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ORIGINAL ARTICLE
Year : 2015  |  Volume : 22  |  Issue : 3  |  Page : 169-173

Willingness to support antenatal blood donation among married men in a Metropolitan City in North-central Nigeria


1 From the Department of Epidemiology and Community Health, Faculty of Clinical Sciences, College of Health Sciences, University of Ilorin, Ilorin, Kwara, Nigeria
2 Department of Obstetrics and Gynaecology, Kwara State Specialist Hospital, Sobi, Ilorin, Kwara, Nigeria
3 Department of Haematology and Blood Transfusion, Kwara State Specialist Hospital, Sobi, Ilorin, Kwara, Nigeria
4 From the Department of Epidemiology and Community Health, Faculty of Clinical Sciences, College of Health Sciences, University of Ilorin, Sobi, Ilorin, Kwara, Nigeria

Correspondence Address:
H A Ameen
From the Department of Epidemiology and Community Health, Faculty of Clinical Sciences, College of Health Sciences, University of Ilorin, Ilorin, Kwara
Nigeria
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Source of Support: None, Conflict of Interest: None


DOI: 10.4103/1117-1936.170742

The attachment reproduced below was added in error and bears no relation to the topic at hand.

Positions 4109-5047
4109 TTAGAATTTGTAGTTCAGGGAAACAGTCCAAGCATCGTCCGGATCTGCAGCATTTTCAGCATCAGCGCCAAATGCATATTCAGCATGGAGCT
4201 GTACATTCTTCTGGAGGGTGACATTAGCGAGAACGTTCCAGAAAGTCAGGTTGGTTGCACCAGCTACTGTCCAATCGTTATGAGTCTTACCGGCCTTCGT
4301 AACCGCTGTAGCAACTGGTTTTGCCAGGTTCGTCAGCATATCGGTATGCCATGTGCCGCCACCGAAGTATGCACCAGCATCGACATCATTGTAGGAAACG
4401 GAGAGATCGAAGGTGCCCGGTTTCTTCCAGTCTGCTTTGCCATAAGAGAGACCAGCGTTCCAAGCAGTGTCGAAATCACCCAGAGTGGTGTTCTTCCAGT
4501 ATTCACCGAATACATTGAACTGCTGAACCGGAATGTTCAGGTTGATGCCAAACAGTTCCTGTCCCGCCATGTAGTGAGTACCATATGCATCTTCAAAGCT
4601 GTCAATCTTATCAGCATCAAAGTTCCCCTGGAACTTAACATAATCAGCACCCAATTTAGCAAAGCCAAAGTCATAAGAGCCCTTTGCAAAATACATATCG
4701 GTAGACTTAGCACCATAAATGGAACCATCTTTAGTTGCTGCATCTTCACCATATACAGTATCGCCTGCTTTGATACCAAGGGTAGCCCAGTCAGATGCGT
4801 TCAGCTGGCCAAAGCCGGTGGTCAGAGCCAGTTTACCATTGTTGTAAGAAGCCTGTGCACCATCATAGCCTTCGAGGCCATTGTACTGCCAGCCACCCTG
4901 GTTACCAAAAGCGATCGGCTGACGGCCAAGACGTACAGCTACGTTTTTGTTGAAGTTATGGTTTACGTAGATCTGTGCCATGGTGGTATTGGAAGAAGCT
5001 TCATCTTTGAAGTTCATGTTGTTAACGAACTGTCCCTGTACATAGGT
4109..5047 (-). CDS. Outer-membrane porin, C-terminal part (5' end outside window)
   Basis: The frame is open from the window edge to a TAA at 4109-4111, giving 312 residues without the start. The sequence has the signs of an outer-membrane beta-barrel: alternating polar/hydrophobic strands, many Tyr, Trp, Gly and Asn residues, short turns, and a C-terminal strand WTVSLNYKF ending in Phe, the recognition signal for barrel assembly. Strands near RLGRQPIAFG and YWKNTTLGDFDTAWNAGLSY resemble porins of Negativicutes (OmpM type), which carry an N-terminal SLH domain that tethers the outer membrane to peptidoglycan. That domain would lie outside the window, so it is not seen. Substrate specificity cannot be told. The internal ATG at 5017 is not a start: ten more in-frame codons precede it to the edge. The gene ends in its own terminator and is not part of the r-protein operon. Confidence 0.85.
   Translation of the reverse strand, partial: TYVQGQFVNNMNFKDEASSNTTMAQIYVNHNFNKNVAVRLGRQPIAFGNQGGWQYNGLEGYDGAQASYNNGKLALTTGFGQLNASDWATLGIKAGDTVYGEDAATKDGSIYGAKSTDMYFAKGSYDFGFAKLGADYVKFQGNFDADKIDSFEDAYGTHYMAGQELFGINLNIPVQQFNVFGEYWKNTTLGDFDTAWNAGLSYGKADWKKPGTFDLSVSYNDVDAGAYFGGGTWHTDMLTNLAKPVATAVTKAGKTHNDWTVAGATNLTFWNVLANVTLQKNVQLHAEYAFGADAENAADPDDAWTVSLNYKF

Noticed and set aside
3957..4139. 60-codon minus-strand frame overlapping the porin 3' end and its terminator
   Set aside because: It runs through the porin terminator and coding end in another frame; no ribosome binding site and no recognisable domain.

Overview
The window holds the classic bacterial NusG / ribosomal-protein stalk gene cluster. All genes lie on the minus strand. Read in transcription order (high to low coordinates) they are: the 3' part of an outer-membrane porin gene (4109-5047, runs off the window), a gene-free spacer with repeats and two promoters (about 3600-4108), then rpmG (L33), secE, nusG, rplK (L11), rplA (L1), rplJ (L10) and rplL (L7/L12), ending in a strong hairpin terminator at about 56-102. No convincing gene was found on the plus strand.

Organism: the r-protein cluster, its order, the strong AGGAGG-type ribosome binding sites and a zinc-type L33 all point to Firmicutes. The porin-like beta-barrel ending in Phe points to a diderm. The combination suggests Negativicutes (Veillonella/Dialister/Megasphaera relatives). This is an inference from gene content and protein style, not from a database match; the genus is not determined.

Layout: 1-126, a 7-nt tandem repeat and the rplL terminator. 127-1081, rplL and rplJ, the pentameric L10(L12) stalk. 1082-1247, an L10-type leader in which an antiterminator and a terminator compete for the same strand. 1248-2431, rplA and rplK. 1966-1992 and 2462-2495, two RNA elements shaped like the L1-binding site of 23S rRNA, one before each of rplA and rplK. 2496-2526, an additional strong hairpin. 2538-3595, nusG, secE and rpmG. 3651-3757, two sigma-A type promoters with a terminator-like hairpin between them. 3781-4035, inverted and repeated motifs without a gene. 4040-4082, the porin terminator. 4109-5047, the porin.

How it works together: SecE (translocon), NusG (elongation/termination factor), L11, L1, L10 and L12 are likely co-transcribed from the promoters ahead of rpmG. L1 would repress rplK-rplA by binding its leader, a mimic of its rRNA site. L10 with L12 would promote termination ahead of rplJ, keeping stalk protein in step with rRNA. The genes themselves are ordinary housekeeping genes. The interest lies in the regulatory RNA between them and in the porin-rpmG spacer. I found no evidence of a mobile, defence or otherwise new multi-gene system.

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Aims and Objectives: Improving blood availability through voluntary or compulsory antenatal blood donation is pivotal to reducing maternal morbidity and mortality in developing countries. Willingness to donate blood is adjudged to be an important step to the actual practice of donating blood. This study aimed to determine the knowledge, attitude and willingness of men towards antenatal blood donation. Patients and Methods: This was a descriptive cross-sectional study. A multi-stage sampling technique was used to recruit 500 married men into the study using interviewer-administered questionnaire. Data analysis was done using SPSS version 16 software package. Pearson's Chi-squared test was used to test for significant associations between variables. A P < 0.05 was considered as statistically significant. Results: More than half 300 (60%) of the respondents had good knowledge of antenatal blood donation in general. Majority (85.8%) of the respondents were willing to support voluntary blood donation. The overall attitude to blood donation was positive in 77.8% of the respondents. A significantly higher proportion 268 (89.3%) of respondents with good knowledge of antenatal blood donation were willing to donate blood (P = 0.0006). Conclusions: The majority have good knowledge and positive attitude towards antenatal blood donation. However, there is need to urgently transform this positive attitude to action through continual public enlightenment to reduce maternal morbidity and mortality.


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